The Facts of the Case

The plaintiff’s wife was killed when she was struck by an allegedly drunk driver. The driver was on his way home after a round of golf at the defendant golf course. The plaintiff filed a personal injury lawsuit against the golf course, claiming that it should be held responsible for his wife’s death because employees of the golf course over-served the driver to the point of intoxication.

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Whenever a doctor performs a surgery or procedure, the doctor is supposed to explain all of the risks associated with the procedure to the patient. This entails explaining to the patient what exactly will be done during the procedure, what the expected outcome of the procedure is, and what the likelihood of encountering a complication is.

Operating RoomIf a doctor fails to properly inform a client about the risks of a procedure, and the patient is injured during the surgery, the patient may be able to file a New Mexico medical malpractice case seeking compensation for their injuries. This may be the case even if the doctor was not negligent in performing the surgery. A recent opinion issued by an Oklahoma appellate court held that in order to obtain truly informed consent, a doctor should also advise the patient of any non-doctor assistants who will be helping with the procedure.

The Facts of the Case

The plaintiff was a patient of the defendant doctor. At some point in the course of treating the plaintiff, the defendant doctor suggested the plaintiff undergo a specific surgery. The plaintiff agreed, and the defendant doctor had the plaintiff sign a general release waiver giving permission for the defendant and “whomever he/she (they) may designate as his/her assistants, to perform” the procedure. However, the space provided for the doctor to provide the names and credentials of any assistants who would be involved in the procedure was left blank.

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As if being involved in a car accident is not bad enough, sometimes New Mexico car accident victims encounter significant trouble when they try to seek compensation for their injuries. In many cases, these troubles are due to the involvement of insurance companies. While insurance companies are ultimately the source for most car accident victims’ compensation, these companies are operated on a for-profit motive and are financially incentivized to settle claims for as little as possible.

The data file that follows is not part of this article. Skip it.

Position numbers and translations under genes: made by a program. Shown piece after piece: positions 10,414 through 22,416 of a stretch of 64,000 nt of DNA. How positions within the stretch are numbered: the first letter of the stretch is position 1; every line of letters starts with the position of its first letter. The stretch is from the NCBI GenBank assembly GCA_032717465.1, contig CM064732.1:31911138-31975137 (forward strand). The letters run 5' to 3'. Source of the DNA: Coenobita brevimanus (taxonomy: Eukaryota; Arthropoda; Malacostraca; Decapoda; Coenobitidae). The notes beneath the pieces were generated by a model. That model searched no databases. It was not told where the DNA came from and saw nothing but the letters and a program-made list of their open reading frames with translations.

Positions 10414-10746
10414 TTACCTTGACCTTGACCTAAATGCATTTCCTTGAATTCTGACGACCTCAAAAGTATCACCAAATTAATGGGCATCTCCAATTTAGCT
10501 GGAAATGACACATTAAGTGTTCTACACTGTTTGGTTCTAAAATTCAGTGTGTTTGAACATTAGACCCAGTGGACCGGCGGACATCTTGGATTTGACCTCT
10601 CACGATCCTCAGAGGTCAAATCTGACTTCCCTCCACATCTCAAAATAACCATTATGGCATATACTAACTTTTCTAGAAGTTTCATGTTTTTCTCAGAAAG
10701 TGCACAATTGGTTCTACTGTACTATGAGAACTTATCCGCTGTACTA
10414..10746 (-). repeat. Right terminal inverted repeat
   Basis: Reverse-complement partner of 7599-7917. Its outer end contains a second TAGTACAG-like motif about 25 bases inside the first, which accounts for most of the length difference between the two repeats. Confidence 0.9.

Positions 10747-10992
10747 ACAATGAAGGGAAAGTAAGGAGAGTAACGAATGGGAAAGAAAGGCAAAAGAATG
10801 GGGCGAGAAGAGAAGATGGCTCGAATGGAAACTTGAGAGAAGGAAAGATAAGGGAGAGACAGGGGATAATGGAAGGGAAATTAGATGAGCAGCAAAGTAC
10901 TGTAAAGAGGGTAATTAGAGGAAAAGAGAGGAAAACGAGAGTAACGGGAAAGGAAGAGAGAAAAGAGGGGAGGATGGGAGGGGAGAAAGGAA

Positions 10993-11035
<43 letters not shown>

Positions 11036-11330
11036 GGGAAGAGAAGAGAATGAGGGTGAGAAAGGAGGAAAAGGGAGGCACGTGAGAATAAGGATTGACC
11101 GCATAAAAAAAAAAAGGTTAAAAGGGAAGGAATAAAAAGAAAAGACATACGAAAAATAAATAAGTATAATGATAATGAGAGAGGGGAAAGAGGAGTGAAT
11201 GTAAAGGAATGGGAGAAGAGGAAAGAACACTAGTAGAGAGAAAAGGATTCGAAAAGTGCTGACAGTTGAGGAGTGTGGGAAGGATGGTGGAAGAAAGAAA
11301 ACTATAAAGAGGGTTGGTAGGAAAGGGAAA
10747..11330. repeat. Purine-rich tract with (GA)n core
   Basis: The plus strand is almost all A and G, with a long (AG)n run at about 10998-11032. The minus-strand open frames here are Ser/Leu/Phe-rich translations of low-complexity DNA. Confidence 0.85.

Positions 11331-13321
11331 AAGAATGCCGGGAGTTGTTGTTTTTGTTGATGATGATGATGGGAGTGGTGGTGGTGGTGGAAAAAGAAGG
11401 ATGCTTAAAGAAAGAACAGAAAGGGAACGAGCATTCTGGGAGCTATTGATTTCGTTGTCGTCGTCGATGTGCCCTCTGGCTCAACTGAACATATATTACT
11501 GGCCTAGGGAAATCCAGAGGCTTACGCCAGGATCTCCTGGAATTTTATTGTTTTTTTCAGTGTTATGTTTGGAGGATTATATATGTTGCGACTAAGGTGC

Car AccidentInsurance companies know that the post-accident recovery period is a difficult time for accident victims. In some cases, insurance companies take advantage of this vulnerability by offering to settle a claim for far less than the costs that the accident victim actually incurred. In other cases, insurance companies will deny claims altogether, requiring the victim to file a personal injury lawsuit. This is what happened in a recent case involving a car accident caused by an underinsured motorist.

The Facts of the Case

The plaintiff was the passenger in a car being driven by a friend. The two were heading to the grocery store. When they pulled into the parking lot, the plaintiff and her friend began talking in the car. Before they finished their conversation, they heard a loud bang. As the plaintiff looked over, she saw that two vehicles had gotten into an accident. She exited the vehicle and approached to provide assistance.

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New Mexico is a beautiful state with huge amounts of open land that can be used for recreational purposes, whether it be hiking, biking, swimming, fishing, or hunting. To encourage landowners, including local governments, to open up their land to the public, New Mexico lawmakers have passed a recreational-use statute that provides immunity from liability for some accidents that occur on a party’s land.

FireworksNot all landowners are immune from liability, however. After an accident occurs, the burden is on the landowner to prove that they are entitled to recreational-use immunity. In order to qualify, the landowner must establish that they did not receive any compensation from the person who was injured on their land. Even then, there are several exceptions that apply. A recent case illustrates how another state court handled a slip-and-fall plaintiff’s claim against a city for an injury that occurred in a public park.

The Facts of the Case

The plaintiff planned on watching the 4th of July firework display at a park that was owned and operated by the defendant city. The plaintiff arrived at the park in the morning, and upon exiting her car, she made her way past a set of vertical poles used to establish the bounds of the parking area. The plaintiff later explained that she didn’t pay much attention to the poles as she walked by them, and even if she had looked at them, they would not have caught her attention.